The BMA is now 10 years strong!

We’re proud to have been part of the Baywood-Los Osos community for a decade now, and we look forward to the next 10 years.

Located in downtown Baywood, our dojo has become a hub for locals interested in the martial arts.

Many a friendship has formed here as people learn and grow together in the supportive, fun atmosphere Mr. B. promotes.

Founder and instructor Randal Bodlak has been training in the martial arts for 35 years and holds instructor ranks in Kenpo, Tai Chi, and Escrima.

In 2001 he returned to his hometown of Los Osos with his beautiful wife and daughter to teach and share his love of the martial arts.

Mr. B. continues to explore various styles and systems, always refining and passing on to his students the best, most effective elements that he finds.


Our Philosophy

The trappings of one’s chosen art—uniforms, belts, weapons, patches, even the training hall—are not what hold the essence of martial arts. Nor are the skills and ability to inflict injury what make a martial artist. The true heart of martial arts is in the self-respect, self-discipline, honesty, longevity, and shrinking of ego that come with its practice.

There is no art or style that is superior. It is the individual who makes the art complete. Like all things in life, you only get out what you put in. The way is in the training. The study of martial arts is a lifelong journey of practice, patience, and perseverance.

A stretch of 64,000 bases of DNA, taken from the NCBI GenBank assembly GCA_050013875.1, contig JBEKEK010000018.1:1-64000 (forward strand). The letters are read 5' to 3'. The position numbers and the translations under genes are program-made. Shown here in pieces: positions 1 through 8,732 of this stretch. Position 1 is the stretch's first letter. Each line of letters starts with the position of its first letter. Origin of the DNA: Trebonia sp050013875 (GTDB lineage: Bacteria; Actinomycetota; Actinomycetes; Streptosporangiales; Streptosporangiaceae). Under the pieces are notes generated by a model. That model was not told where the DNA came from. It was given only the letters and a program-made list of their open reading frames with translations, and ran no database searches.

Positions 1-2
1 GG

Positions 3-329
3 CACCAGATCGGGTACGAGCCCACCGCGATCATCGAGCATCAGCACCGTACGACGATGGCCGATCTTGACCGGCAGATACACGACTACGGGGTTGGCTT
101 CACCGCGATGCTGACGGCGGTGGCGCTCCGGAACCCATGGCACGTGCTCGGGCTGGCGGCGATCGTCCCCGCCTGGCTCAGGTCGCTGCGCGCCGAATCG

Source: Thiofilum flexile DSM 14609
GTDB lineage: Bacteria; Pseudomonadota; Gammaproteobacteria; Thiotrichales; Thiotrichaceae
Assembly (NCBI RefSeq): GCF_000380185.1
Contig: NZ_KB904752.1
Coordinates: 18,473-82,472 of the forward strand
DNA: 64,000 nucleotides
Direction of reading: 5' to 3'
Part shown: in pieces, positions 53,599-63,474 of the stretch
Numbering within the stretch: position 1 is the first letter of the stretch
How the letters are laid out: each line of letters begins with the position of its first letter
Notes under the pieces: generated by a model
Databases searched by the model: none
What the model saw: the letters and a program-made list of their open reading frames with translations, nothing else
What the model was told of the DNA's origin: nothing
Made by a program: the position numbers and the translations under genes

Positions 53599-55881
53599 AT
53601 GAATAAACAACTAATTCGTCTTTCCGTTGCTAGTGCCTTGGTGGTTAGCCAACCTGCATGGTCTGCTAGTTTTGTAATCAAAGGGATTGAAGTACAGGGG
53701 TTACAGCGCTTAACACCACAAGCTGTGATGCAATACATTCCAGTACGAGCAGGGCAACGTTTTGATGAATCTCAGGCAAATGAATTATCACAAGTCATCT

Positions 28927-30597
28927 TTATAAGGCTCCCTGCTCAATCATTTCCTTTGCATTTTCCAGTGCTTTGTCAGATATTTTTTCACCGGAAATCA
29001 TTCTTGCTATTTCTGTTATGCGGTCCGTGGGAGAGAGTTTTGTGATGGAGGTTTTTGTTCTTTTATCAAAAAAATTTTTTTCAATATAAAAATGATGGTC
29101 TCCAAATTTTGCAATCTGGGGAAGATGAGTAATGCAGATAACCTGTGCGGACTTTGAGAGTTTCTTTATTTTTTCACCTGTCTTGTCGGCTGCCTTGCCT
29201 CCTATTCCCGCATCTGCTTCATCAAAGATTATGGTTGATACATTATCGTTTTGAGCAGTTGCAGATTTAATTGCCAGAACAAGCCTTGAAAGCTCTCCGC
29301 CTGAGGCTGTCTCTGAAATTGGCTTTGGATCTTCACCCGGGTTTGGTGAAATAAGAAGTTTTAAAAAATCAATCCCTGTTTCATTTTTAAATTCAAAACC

Our Goal

Bayside Martial Arts exists to help people of all ages to develop their mind, body, and spirit through quality instruction in the martial arts.

A kid flipping Mr. B

A kid flipping Mr. B

On Black Belts

Black belt. What’s behind the mystique of the black belt? Who wears the belt and how different is that person from the “average” individual? Are black belts superhuman? Lethal weapons? Spiritual gurus? Or just people who have a degree in higher education, much the same as a bachelor’s or master’s degree from a university? Are they athletes, performers, fighters, or philosophers?

Perhaps they are a bit of all of the above to varying degrees, depending on individual personality and training.

Technically, the black belt is considered the “teacher’s belt,” and although black belts are continually learning at their own level, their primary responsibility is to teach others.


Choosing a School

When choosing a martial arts school, first look at the head instructor. How long has he or she been practicing their art? Are they professional or part-time? What are their goals for training and progressing in the arts? Is the person wearing the black belt a likable human being, or arrogant and self-important?

Next, be sure to observe a class or two and watch how the instructor and students interact. If an introductory class or plan is available, take it to see firsthand. Never base your decision solely on the word of the black belt. Talk to his or her students as well.

Lastly, simply start training. Set reasonable goals for yourself. Don’t go in looking to be a black belt. Train to get in better shape physically, mentally, and emotionally. And most important: enjoy!

Rules & Rituals

1. Respect yourself, your classmates, and your teacher.

2. Never use your skills outside of class.

3. Always bow when entering and leaving the studio and the mat.

4. Don’t use weapons or equipment without permission and do not sit on bags.

5. Never put your belt on the floor or wear it in public.

6. Do not use foul language, bring food, or wear shoes in the training area.

7. Practice, patience, and perseverance.

Randal is gifted with a generosity of heart and a ferocity borne from years steeped in the craft of fighting and fighting well. He lives it, loves teaching it to his students, and truly cares about their progress. Improvise, adapt, overcome.”
— Mike Baty